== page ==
Heads up! Geminid meteor shower peaks this week

Heads up! Geminid meteor shower peaks this week

Heads up! Geminid meteor shower peaks this week

While the August Perseid meteor shower is more famous, experts are saying to get outside for this one as well. It is supposed to be one of the best celestial events that people living on the Earth wait for every year, quite eagerly!

The meteors can be seen in all parts of the sky, so you don't need to look in any particular direction. The Geminids look like they're coming from the constellation Gemini, but it's actually fragments of an asteroid that intersects Earth's path.

The Geminids begin as tiny specks of dust that hit Earth's atmosphere at 22 miles per second, vaporizing from friction with the air and leaving behind the streaks of light we call meteors.

When can this be seen? .

And while most other meteor showers are best seen during the late night or early morning hours, the geminids should be visible throughout the night and in the nights leading up to and following the peak, according to AccuWeather. That's because, from our vantage point on the ground, the meteors seem to move more quickly as the Earth turns towards Gemini; during the earlier hours of the night, the meteors will appear longer and more sluggish.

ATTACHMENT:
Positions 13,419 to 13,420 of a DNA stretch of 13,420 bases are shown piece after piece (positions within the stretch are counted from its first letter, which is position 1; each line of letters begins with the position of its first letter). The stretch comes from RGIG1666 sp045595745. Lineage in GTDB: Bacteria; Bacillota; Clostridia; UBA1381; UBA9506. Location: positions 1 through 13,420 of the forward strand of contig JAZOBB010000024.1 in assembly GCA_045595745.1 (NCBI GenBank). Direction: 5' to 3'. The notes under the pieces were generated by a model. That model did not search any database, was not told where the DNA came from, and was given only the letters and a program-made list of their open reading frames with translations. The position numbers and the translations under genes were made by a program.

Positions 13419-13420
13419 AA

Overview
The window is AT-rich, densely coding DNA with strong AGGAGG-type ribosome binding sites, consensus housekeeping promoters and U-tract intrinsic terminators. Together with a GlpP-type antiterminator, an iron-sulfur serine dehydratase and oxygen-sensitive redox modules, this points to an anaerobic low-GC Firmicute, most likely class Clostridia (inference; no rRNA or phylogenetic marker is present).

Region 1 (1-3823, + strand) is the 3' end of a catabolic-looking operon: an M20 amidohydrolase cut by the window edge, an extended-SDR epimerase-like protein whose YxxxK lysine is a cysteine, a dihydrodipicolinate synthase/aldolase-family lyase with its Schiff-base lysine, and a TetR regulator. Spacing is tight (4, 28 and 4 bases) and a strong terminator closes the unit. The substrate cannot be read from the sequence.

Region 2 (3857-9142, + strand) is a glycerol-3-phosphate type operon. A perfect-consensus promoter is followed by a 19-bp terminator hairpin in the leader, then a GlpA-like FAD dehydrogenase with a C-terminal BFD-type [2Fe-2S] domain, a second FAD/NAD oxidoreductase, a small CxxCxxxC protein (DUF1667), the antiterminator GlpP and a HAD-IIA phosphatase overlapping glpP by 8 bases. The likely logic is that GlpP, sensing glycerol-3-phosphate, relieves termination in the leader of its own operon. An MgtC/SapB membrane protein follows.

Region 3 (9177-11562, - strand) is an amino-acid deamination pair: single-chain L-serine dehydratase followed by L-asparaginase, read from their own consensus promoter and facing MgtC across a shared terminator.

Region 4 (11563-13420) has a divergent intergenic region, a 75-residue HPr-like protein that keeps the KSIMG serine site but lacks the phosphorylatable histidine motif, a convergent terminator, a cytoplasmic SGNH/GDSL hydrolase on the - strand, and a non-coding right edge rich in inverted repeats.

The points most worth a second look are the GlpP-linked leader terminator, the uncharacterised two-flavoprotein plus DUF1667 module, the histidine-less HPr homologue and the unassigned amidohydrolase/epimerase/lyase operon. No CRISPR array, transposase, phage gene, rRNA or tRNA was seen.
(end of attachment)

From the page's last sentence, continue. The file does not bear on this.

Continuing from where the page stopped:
While you're keeping an eye out for the meteor shower, you might see a small, foggy green patch in the sky, NASA said.

More news: 5 talking points from Chelsea’s emphatic win against Manchester City

As such, 2018 should be the best year ever to watch the Geminids if the weather is clear where you are. A large field is ideal because you can then let your eyes roam across the whole sky.

The Geminids are a meteor shower caused by the object 3200 Phaethon.

If you want to wish upon a star, tonight's your night! In flawless conditions, there would be 50 to 120 meteors an hour. That's when the meteor shower is supposed to peak.

According to Dark Sky Discovery, the United Kingdom has some of the largest areas of dark sky in Europe, meaning our chances of observing the Geminids in their full glory are high.

The American Meteor Society recommends shooting the meteor shower with a camera that can take an exposure in the range of 1 to 10 minutes.

But if you won't be up in those early hours, you can also start watching a couple hours after sunset; the moon will set at about 10:30 p.m. local time on December 13, and about 11 p.m. local time on December 14, so just look after that on either of those nights.

Related news



[an error occurred while processing the directive]